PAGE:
Postby jacdad » April 22nd, 2009, 7:15 pm

Winding off the plane is much safer, even if you don't have a torque meter.

kjhsscioly: I was not aware that you had tried a bigger prop. We have 2 props that work much better than any others we have. The bigger one is only about 1/16" bigger all around the blade than the smaller one, but there is a large difference in how they power the planes. With the bigger one, we fly .085, and it only flies just up to our 22' ceiling structure. The other is again only slightly smaller, but flies too high with .080. Maybe you can trim your big prop until it is only slightly larger than the small one, but with almost the same shape and size. Or, just use the prop that has been working best and let is climb in that big space.

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Re: Wright Stuff B

Postby jander14indoor » April 22nd, 2009, 7:22 pm

I found flying times from my regionals. Here are the top 10: http://www.gvsu.edu/mso-r12/index.cfm?i ... 9740619E9D
Oh my goodness, from a regional competition?

My regionals in Division C over the past few years probably only had three teams a year that could hit a minute. Last year there were 6 or 7. And although the plane dimensions were different (fixed, really), the motors were also 2.0 g (I've heard it's 1.5 g this year, correct?). And we're a very competitive region. Although seemingly not as much in building events.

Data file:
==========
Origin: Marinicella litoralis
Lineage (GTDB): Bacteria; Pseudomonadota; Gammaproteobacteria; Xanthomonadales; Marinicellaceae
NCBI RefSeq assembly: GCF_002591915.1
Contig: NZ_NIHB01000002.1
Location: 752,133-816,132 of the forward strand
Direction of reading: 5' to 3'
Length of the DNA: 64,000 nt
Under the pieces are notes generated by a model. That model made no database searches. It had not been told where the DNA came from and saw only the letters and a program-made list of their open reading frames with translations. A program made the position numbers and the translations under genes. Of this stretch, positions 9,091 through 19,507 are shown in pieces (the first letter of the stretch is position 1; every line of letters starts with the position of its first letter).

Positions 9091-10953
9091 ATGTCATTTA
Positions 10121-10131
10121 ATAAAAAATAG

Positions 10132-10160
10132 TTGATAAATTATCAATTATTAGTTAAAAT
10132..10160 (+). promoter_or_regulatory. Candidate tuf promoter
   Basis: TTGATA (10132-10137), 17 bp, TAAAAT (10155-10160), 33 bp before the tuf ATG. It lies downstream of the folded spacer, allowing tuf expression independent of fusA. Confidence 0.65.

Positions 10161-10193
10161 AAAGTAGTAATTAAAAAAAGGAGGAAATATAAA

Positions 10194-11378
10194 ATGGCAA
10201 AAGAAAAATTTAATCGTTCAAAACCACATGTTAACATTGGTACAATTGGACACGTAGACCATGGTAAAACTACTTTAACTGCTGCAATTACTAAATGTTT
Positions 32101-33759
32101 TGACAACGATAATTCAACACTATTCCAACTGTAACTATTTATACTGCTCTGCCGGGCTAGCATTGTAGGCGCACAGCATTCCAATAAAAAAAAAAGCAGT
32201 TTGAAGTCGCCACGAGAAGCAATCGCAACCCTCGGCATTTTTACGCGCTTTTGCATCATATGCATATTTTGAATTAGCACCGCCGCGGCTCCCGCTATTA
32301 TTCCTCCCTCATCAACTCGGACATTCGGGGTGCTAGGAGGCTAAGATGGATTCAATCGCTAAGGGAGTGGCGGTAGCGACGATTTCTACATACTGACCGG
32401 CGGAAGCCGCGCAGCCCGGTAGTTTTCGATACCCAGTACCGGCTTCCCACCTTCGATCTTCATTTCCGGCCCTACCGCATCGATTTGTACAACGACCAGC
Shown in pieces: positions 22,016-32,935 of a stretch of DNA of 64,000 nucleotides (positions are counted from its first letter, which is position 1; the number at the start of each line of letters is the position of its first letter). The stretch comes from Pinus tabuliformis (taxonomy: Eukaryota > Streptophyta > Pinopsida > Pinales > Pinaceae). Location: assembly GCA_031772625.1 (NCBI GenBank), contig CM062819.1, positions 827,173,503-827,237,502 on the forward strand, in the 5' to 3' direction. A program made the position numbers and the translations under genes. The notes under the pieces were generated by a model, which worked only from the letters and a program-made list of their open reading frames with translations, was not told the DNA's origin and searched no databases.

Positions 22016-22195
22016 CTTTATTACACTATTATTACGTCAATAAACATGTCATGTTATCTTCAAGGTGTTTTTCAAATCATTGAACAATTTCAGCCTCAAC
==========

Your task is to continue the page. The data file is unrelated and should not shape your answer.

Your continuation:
Those would be times I'd expect to see at states!
Your experience is certainly typical, but that region is just not typical. And yes these planes with unlimited chords are certainly capable of three minutes on 1.5 gm of rubber.

That's a powerhouse region in Michigan, consistently sends teams to Nationals. One last year, two each of the years before that, I didn't bother looking back further. Just trying to compete with those teams brings the whole level up in that region.

Also one of the areas that consistently asks me to come run Wright Stuff clinics.

And if you want to know how they do it, frankly the community has made SO a fundamental part of how they teach science and SO has HUGE support. Sort of like Texas and football or Indiana and basketball. Lots of coaches, lots of expertise. By the time kids make those teams they are just flat prepared. Impressive.

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Greg Doe
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Re: Wright Stuff B